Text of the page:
Digital Humanities Summer Insitute (DHSI)

Do you want to learn a new software, technology, or digital methodology? The Digital Humanities Summer Institute (DHSI) may be right for you! DHSI is a workshop hosted at the University of Victoria each summer. The courses are taught by internationally recognized scholars from various backgrounds such as English, Computer Science, and Library Sciences. Though the courses are not graded (cheers for GPA concerns!), participants leave with a certificate, which can be a great addition to a resume, cv, or portfolio. There are over 50 workshops offered over the course of two weeks (session 1 & 2). Some course examples include:

  • Modelling. Virtual. Realities. A Practical Introduction to Virtual (and Augmented) Reality
  • Digital Games as Tools for Scholarly Research, Communication and Pedagogy
  • Feminist Digital Humanities: Theoretical, Social, and Material Engagements

Participants in each course include faculty, staff, students, and community practitioners. This means that classes are inclusive and designed for people who are different technical proficiencies. DHSI can be a great way to become more familiar with digital practices and methodologies, even if you do not consider yourself “digitally savvy.” Since our partnership with DHSI in 2015, various members of the TCU community have attended DHSI from staff members to graduate students to department chairs. Learn more about their experiences below.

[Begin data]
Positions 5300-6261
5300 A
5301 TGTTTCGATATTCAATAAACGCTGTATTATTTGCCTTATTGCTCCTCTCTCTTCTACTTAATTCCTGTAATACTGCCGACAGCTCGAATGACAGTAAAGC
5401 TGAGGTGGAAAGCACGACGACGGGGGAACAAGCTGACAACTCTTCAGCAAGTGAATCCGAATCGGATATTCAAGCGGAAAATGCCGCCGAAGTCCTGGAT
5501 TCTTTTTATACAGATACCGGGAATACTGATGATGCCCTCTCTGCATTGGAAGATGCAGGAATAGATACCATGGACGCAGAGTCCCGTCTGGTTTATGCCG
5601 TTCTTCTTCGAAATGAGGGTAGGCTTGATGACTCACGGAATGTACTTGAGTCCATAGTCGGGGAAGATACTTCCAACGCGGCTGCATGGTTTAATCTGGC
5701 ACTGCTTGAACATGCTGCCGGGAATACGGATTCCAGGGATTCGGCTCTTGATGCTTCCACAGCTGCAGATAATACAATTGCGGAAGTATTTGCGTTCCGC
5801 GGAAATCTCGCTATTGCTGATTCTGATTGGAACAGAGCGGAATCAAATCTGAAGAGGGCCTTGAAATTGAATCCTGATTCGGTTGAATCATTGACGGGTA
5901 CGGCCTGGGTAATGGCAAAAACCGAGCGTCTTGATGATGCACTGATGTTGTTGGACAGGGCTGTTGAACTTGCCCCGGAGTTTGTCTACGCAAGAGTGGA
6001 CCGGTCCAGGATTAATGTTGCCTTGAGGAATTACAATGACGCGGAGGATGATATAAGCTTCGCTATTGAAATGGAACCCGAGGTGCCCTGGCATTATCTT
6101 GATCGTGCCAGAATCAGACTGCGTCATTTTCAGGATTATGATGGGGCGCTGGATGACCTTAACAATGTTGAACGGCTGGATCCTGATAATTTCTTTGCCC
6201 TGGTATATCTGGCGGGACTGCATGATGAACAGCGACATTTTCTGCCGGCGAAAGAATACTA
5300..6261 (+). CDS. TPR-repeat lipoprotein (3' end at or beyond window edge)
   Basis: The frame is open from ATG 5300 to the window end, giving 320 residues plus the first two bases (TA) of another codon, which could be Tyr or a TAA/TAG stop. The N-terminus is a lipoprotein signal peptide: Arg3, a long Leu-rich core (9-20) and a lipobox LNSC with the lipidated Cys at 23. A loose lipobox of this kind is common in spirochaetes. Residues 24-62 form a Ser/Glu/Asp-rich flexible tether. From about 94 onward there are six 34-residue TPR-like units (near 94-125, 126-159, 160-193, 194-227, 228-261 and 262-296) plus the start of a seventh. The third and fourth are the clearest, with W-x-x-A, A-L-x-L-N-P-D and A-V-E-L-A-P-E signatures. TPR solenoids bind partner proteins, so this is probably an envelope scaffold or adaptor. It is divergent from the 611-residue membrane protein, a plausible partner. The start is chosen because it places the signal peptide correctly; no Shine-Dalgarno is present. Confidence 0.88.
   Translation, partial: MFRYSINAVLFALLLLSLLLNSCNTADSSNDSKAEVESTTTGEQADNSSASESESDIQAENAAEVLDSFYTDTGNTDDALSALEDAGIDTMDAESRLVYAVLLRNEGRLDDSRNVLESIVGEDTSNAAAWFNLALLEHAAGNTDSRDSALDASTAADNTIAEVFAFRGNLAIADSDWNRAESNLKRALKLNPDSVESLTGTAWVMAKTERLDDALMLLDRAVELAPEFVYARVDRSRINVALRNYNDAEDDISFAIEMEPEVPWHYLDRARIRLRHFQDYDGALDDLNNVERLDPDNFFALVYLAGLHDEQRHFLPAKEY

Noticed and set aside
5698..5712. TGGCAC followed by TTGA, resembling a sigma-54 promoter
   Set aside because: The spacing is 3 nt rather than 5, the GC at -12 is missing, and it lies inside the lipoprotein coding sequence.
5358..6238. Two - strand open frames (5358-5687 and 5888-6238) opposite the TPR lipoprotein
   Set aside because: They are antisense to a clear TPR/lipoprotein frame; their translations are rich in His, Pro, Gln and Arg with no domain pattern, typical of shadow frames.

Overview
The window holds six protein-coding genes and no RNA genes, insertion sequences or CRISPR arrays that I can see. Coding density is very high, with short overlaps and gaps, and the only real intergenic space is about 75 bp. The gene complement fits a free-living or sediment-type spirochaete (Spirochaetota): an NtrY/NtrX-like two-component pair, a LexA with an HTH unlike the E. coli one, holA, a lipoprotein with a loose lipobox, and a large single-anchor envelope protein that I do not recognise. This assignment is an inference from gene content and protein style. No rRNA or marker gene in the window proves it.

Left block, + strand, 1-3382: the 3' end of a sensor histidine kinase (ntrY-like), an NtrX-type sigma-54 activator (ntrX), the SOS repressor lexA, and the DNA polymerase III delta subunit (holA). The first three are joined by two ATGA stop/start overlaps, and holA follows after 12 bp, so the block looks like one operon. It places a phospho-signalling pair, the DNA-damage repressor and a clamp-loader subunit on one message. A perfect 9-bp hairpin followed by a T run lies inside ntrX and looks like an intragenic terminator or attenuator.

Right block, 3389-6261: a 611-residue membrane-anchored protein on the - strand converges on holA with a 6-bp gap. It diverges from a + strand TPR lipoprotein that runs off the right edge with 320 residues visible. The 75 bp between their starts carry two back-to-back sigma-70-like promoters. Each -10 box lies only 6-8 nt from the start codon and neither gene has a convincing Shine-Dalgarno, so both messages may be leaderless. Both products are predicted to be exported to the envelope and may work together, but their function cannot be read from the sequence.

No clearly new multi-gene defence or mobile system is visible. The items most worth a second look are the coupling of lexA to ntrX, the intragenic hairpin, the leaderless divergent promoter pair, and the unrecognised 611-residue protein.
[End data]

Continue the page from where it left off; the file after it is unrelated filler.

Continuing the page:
Whitney Lew James (Rhet/Comp PhD Candidate)

DHSI 2017 Course: Digital Public Humanities

Before learning about DHSI, I would never have described myself as a “digital humanist,” but the Institute had so many amazing classes that I couldn’t resist applying. I chose the Digital Public Humanities course because it appealed to my interests in community literacy and digital composing. Throughout the week I learned about incredible projects taking place across the country and the globe that continue to inspire my work. The community of DHSI is incredible and brings together people from across higher education and the world.

Kassia Waggoner (Rhet/Comp PhD graduate)

DHSI 2015 Course: Feminist Digital Humanities: Theoretical, Social, and Material Engagements

My experience at DHSI 2015 was an invaluable experience that expanded my knowledge of several areas of digital humanities (e-literature, coding, theory, etc.) that I am now able to apply in my classroom and research practices. I am extremely grateful to the New Media Writing Studio for this opportunity and would encourage others to apply for this scholarship.

Dr. Sarah Robbins (English Faculty Member)

DHSI 2014 Course: Online Collaborative Scholarship: Principles and Practices (A CWRCShop)

I will describe my experience at DHSI 2014—a multi-faceted opportunity to learn about collaborative work in the digital humanities. The course I took was facilitated by a team affiliated with the Canadian Writing Research Collaborative (CWRC) project, whose website describes itself as “an online project designed to enable unprecedented avenues for studying the words that most move people in and about Canada.”